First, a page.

But what if I told you that I never open the Tasks app on my phone? Each list has its own widget, which allows me to view the tasks, mark them as completed, and even create new ones. Again, Google Tasks is too convenient to ignore.

    One thing I’m always trying to do is remove potential complications from my systems. In the past, I tried splitting shopping items into a grocery list and a projects list, but that only added more friction to the system, as I had a third list to deal with. Since I rarely have a lot of items to buy, my human brain is capable enough to easily tell what is what on the Shopping list.

    Naturally, the number of items that have been completed on this that will increase exponentially, but that’s okay because they go to a collapsed space when marked as completed. However, if you really want a spotless list, the ‘Delete all completed tasks’ option will delete only the completed items on that list. So I can easily clean up my Shopping list without messing with my Activities list.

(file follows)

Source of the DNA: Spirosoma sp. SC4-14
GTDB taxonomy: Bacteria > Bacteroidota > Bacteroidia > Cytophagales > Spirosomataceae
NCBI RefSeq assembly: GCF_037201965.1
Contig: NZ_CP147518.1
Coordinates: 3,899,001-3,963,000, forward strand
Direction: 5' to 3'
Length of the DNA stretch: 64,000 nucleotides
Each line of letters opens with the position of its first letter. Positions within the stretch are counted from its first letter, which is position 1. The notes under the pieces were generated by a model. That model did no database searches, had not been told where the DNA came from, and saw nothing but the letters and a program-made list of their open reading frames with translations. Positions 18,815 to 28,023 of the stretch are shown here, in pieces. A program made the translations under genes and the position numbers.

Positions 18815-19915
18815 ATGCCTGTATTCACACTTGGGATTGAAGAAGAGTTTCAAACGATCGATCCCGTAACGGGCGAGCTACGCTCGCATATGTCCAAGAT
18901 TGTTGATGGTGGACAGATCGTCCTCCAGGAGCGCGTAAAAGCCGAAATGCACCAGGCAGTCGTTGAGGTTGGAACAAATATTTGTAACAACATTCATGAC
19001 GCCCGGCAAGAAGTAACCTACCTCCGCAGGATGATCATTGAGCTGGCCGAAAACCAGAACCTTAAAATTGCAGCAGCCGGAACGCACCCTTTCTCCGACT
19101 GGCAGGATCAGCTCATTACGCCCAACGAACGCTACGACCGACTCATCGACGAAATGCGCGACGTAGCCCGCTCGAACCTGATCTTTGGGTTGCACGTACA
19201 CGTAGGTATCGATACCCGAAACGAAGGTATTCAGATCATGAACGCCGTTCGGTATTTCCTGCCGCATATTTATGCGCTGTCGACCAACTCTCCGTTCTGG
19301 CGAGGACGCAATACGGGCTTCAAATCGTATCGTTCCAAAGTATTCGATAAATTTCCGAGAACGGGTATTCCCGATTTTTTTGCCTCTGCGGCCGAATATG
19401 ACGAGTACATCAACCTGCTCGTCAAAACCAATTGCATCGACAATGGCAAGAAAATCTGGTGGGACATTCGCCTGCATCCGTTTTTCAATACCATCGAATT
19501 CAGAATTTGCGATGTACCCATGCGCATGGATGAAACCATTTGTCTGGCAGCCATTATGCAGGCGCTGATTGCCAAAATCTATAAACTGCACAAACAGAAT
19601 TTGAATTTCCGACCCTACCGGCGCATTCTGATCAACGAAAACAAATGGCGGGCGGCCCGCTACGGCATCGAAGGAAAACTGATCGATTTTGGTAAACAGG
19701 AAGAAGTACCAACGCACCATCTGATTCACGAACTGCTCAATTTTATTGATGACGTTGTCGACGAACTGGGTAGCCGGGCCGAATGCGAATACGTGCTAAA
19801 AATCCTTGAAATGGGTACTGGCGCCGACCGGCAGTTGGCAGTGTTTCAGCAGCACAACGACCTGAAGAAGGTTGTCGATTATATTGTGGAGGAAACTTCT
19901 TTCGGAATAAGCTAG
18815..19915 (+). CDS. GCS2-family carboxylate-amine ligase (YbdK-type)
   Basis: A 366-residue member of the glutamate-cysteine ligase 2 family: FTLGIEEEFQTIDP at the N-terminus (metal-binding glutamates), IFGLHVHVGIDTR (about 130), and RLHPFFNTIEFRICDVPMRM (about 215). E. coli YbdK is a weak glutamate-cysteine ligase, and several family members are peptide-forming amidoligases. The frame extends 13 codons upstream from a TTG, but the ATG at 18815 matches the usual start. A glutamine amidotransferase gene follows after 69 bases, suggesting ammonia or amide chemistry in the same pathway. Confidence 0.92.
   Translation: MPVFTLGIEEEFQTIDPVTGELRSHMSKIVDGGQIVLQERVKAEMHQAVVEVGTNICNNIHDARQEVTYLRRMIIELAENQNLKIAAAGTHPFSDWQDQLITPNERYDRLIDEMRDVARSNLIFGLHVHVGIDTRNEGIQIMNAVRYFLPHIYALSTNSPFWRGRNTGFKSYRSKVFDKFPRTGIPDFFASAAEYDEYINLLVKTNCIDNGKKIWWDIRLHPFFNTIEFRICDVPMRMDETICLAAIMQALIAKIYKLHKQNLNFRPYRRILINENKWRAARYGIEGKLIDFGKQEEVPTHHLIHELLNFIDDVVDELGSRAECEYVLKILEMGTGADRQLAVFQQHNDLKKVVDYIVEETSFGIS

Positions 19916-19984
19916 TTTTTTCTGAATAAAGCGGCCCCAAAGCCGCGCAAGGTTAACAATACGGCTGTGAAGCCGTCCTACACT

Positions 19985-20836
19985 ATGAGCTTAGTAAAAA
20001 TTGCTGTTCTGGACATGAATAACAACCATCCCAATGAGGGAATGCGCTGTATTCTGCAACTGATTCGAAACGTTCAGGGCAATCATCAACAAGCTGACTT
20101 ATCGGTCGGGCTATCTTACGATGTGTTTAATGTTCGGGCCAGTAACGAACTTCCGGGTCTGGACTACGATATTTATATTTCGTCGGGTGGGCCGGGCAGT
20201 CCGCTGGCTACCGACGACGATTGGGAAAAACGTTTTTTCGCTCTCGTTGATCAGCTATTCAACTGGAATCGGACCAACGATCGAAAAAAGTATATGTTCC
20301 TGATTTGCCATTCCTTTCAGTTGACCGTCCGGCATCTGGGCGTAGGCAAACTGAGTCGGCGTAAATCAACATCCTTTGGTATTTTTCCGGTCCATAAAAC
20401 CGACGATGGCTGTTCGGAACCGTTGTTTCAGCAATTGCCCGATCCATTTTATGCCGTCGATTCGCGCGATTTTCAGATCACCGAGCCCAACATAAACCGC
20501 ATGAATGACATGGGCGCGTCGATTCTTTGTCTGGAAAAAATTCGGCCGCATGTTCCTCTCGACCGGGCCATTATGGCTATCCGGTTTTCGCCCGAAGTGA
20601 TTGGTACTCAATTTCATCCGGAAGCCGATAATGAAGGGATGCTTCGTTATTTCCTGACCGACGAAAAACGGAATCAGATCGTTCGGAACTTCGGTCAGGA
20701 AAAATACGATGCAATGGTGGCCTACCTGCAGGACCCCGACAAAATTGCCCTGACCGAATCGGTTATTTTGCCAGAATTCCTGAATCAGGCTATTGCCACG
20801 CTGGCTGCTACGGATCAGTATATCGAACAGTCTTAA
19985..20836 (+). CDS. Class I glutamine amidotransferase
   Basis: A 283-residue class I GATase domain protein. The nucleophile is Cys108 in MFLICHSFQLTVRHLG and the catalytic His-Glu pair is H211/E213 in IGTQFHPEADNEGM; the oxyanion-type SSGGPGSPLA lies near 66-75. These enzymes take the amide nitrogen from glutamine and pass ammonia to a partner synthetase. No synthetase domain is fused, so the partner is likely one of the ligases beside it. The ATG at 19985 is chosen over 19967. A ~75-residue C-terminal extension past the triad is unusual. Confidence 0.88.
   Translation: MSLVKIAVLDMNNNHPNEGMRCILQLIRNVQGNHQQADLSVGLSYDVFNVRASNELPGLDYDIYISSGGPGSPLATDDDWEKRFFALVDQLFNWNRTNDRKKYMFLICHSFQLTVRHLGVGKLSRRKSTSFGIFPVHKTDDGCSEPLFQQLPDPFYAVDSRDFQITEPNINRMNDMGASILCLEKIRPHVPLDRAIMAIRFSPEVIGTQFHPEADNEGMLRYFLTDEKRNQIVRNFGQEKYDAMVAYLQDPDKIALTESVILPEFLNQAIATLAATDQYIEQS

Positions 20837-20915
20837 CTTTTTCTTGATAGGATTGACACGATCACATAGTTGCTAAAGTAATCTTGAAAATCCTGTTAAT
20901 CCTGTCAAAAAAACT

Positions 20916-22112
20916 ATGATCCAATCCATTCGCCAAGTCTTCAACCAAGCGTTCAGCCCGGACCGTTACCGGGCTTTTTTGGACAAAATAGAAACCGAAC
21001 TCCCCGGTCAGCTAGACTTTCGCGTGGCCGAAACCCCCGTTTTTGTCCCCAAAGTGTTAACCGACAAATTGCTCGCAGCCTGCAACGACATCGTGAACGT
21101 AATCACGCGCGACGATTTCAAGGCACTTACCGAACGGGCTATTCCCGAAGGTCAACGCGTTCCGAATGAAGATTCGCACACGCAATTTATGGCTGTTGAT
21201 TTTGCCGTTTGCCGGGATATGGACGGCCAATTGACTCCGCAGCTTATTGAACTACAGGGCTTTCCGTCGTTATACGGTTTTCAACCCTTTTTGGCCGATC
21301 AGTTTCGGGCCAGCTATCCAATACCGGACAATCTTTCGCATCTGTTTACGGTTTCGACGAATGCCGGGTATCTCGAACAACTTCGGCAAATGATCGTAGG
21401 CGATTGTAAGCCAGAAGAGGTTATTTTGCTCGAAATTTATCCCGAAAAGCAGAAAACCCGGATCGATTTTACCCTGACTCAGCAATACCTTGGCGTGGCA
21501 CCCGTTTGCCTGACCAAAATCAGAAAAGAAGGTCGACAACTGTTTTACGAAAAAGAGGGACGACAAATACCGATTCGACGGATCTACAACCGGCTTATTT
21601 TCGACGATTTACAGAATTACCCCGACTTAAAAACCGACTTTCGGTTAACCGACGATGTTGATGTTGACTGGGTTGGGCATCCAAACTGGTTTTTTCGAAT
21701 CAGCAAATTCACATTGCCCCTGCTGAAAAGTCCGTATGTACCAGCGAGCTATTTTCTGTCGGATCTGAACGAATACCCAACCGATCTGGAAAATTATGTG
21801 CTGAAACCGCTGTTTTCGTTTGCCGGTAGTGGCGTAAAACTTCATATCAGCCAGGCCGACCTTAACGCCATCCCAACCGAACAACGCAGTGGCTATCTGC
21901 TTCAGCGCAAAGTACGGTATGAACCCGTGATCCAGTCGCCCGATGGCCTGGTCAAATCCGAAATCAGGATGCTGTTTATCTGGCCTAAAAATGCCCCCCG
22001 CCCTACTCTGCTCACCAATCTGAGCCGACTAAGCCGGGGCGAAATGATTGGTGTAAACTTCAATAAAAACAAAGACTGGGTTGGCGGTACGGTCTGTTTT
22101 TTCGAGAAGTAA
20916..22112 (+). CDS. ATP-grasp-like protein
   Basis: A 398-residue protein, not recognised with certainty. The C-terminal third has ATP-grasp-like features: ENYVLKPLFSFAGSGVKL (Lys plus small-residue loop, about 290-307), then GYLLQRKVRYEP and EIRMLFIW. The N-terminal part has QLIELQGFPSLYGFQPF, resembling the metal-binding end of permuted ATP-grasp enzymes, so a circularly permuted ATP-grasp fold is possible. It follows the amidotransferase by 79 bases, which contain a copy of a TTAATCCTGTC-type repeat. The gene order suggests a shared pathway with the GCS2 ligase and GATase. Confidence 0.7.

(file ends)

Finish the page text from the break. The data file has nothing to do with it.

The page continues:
That’s it. As I said before, I manage everything else using Kanban boards because they give me a much better view of the status of each project. But that’s a story for another day.

    Finding my perfect match: #Evernote or #Obsidian?

    After all the content I’ve published about Evernote, I’m sure many of you are wondering why the most recent shift towards Obsidian. The truth is that there is more to it than simply switching to another app. If we zoom in on how they work, each one is clearly a suitable match for different types of users. But what if I am a combination of two different groups of users?

    After importing notes from #Evernote into #Obsidian, the typed portion of the notes will be placed in a folder, while the images and other files will be located in another folder. But is this the best way to keep everything in Obsidian organized?